Likewise, it was a bit of an off month for THE AMAZING SPIDER-MAN. Issue #501 is a quaint little one-off story by J. Michael Straczynski, with the usual high level of art from John Romita Jr. and Scott Hanna. Titled "Saturday in the Park with May," the story is narrated by Aunt May as she highlights the problems and pleasures of life as the aunt of Spider-Man. Like WILDCATS, the issue doesn't break much new ground. Unlike WILDCATS, it's a much more enjoyable story on its own, filled with wit and humorous one-liners. The problem is the framing device. We see Aunt May sitting on a park bench talking to something off-panel. I won't "spoil" the story here by giving away the ending, but it was pretty plain to me from the first panel who she was talking to. The fact that the last two pages of the issue are devoted to this "big reveal" is what causes a problem for me with this issue. It was barely a surprise as it was, and to waste a number of pages on it is disappointing. On the bright side, at least May had a reason for talking to herself this time around.


UNCLE SCROOGE #324 features stories by Don Rosa, William Van Horn, and Carl Barks. In addition, we get more of both the familiar and undiscovered (in North America, at least) European artists that Gemstone has excelled at introducing to the market in this new line. I'll highlight the Big Three here:

Don Rosa's story, "Gyro's First Invention," is Gyro's origin story, basically. It's filled with enough little details to put devoted Duck fans on an Easter egg hunt, but has an entertaining enough story in its own right to entertain everyone else. This is another great tale of Scrooge looking for a new way to store his money, and everything that goes wrong when Plan A fails.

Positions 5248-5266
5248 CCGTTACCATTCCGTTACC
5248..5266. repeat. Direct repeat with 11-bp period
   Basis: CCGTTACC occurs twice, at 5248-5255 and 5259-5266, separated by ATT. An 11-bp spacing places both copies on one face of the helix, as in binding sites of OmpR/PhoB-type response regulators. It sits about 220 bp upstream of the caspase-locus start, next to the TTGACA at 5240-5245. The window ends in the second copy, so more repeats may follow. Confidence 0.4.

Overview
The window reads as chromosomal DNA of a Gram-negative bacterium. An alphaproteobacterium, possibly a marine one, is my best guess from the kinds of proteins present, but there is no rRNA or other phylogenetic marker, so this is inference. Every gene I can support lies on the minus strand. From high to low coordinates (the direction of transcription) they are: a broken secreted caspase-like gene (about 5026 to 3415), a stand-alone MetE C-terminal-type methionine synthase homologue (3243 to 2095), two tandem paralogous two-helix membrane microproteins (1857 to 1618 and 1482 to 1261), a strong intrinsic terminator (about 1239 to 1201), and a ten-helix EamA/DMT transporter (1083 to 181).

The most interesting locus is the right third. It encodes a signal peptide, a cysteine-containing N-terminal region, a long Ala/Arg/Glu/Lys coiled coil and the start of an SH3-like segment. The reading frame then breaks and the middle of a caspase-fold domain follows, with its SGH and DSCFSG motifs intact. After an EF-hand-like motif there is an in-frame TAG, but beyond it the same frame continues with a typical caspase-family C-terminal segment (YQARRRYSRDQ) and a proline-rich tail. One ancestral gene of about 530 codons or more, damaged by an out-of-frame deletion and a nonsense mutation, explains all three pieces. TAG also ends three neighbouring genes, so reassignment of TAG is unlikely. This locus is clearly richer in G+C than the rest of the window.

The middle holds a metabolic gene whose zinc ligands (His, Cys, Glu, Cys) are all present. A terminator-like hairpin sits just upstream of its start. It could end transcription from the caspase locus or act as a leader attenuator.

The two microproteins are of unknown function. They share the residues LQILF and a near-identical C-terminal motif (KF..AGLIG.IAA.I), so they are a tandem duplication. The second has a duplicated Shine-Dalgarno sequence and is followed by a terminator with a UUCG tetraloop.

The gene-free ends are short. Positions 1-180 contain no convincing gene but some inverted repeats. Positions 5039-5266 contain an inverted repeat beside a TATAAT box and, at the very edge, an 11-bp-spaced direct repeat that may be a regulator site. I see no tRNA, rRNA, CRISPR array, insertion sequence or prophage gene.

Next is Carl Barks' classic "The Round Money Bin." It has everything in it you need, including the Beagle Boys and tons of cash. The most important thing here is that the printing quality is very high. Gemstone has had a problem with many of their Barks reprints lately. They look blurry, like a photocopy of the original story that's sat around for a couple of decades too long. Not here. Not anymore. They seem to have gotten their problems with that straightened out, because it didn't affect the story reprinted in last month's issue, either. That's great news. (Hopefully, it's not a matter of these being stories recently reprinted in the last Gladstone run.)

Van Horn's story, "Dime For Your Thoughts," is a simple 10 page gag story as Scrooge outwits Magica DeSpell yet again. It has its moments and is entertaining in its own right, but it doesn't rank anywhere near the top of his achievements.

Still, UNCLE SCROOGE ranks right up there on my list of favorite series being published right now. Gemstone is doing a great job in putting together the best of the best available material for the series. They're holding back nothing.


Remember last week when I said that a chat I had taken part in would appear in last week's Open Your Mouth column? Well, there were more technical difficulties. It might appear this week, or next week, or the week after, or never. Your guess is as good as mine. Hey, it's always a good column to read anyway. Keep an eye out. You never know what might happen.

I'll always be here, though. As much as J might try, he can't scare me away.

PIPELINE PREVIEWS returns this Friday after a month's absence, with a look at books being delivered to your comic shop in February 2004. Where does the time go?

Various and Sundry has been updated all week when my computer was up and running. I reformatted the sucker and reinstalled everything over the long weekend to correct some ongoing problems I had. There's lot of stuff on driving and the proper usage of blinkers, plus LORD OF THE RINGS errors, the weekly DVD new release list, and more.

You can e-mail me your comments on this column, or post them for all the world to see and respond to over on the Pipeline Message Board.

Nearly 500 columns are archived here at CBR and you can get to them from the Pipeline Archive page. They're sorted chronologically. The first 100 columns or so are still available at the Original Pipeline page.